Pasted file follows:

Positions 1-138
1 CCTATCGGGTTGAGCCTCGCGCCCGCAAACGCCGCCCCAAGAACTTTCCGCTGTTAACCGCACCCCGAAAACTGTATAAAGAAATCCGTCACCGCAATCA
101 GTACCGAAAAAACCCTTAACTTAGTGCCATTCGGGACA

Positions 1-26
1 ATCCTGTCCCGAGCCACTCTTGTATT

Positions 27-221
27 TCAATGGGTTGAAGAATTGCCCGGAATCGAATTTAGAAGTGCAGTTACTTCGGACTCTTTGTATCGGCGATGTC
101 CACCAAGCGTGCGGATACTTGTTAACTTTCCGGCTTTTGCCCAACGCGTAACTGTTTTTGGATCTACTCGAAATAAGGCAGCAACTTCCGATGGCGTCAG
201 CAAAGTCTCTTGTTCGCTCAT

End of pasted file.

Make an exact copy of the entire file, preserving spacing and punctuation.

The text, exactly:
Positions 1-138
1 CCTATCGGGTTGAGCCTCGCGCCCGCAAACGCCGCCCCAAGAACTTTCCGCTGTTAACCGCACCCCGAAAACTGTATAAAGAAATCCGTCACCGCAATCA
101 GTACCGAAAAAACCCTTAACTTAGTGCCATTCGGGACA

Positions 1-26
1 ATCCTGTCCCGAGCCACTCTTGTATT

Positions 27-221
27 TCAATGGGTTGAAGAATTGCCCGGAATCGAATTTAGAAGTGCAGTTACTTCGGACTCTTTGTATCGGCGATGTC
101 CACCAAGCGTGCGGATACTTGTTAACTTTCCGGCTTTTGCCCAACGCGTAACTGTTTTTGGATCTACTCGAAATAAGGCAGCAACTTCCGATGGCGTCAG
201 CAAAGTCTCTTGTTCGCTCAT